Charles also perfectly captures the jaded outlook of Millennials. Or at least Millennials as mythologized by marketers and news idiots. You know who you are.

Played superbly by Tyrel Jackson Williams, Charles’s quippy nuggets target just about any subject matter, from entry-level jobs in social media (“I plan on getting some experience here, then moving to New York to finally start my life.”) to the ramifications of fictional celebrity hookups (“Drake and Taylor Swift are dating! Albums y’all!”). But where he really nails the whole Millennial POV thing is when he comments on America’s second favorite past-time after type II diabetes: baseball.

Here are a few pearls.

On Baseball’s Lasting Cultural Relevance

“Baseball’s one of those old-timey things you don’t need anymore. Like cursive. Or email.”

On The Dramatic Value Of Double-Headers

“The only thing dumber than playing two boring-ass baseball games in one day is putting a two-hour delay between the boring-ass games.”

On Sartorial Tradition

“Is dressing badly just a thing for baseball, because that would explain his jacket.”

On Baseball, In A Nutshell

“Baseball is a f-cked up sport, and I want you to know it.”

Learn more about Charles in the behind-the-scenes video below.

And if you were born before the late ’80s and want to know what the kids think about Baseball, watch Brockmire Wednesdays at 10P on IFC.

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Crown Jules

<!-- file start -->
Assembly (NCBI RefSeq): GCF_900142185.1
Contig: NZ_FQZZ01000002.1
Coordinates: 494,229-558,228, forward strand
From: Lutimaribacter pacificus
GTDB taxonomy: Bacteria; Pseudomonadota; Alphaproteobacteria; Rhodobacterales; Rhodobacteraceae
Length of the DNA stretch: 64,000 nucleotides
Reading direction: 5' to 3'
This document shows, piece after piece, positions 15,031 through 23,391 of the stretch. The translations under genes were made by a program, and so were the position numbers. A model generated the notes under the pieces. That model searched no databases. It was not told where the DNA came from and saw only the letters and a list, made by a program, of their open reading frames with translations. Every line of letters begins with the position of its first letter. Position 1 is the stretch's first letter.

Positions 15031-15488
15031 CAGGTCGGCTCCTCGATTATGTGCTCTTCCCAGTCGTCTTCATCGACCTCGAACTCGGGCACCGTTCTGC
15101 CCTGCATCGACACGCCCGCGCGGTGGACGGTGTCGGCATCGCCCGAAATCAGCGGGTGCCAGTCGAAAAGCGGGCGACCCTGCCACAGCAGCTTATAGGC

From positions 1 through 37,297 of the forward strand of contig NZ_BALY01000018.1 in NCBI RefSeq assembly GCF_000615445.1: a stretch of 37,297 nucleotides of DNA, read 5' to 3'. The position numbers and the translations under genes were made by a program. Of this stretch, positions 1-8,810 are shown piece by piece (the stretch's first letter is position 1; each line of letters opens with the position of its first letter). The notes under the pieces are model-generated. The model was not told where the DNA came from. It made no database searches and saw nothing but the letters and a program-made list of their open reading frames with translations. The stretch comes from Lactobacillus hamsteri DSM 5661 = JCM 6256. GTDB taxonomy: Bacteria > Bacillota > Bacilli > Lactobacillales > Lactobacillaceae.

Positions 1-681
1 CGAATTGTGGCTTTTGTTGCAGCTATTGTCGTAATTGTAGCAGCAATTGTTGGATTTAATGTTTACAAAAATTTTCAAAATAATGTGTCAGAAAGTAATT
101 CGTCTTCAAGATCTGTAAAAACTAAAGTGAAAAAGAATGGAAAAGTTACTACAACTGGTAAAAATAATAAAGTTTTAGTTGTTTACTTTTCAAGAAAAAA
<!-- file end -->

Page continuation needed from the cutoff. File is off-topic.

Amanda Peet FTW on Brockmire

Amanda Peet brings it on Brockmire Wednesday at 10P on IFC.

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GIFS via Giphy

On Brockmire, Jules is the unexpected yin to Jim Brockmire’s yang. Which is saying a lot, because Brockmire’s yang is way out there. Played by Amanda Peet, Jules is hard-drinking, truth-spewing, baseball-loving…everything Brockmire is, and perhaps what he never expected to encounter in another human.

“We’re the same level of functional alcoholic.”

But Jules takes that commonality and transforms it into something special: a new beginning. A new beginning for failing minor league baseball team “The Frackers”, who suddenly about-face into a winning streak; and a new beginning for Brockmire, whose life gets a jumpstart when Jules lures him back to baseball. As for herself, her unexpected connection with Brockmire gives her own life a surprising and much needed goose.

“You’re a Goddamn Disaster and you’re starting To look good to me.”

This palpable dynamic adds depth and complexity to the narrative and pushes the series far beyond expected comedy. See for yourself in this behind-the-scenes video (and brace yourself for a unforgettable description of Brockmire’s genitals)…

Want more about Amanda Peet? She’s all over the place, and has even penned a recent self-reflective piece in the New York Times.

And of course you can watch the Jim-Jules relationship hysterically unfold in new episodes of Brockmire, every Wednesday at 10PM on IFC.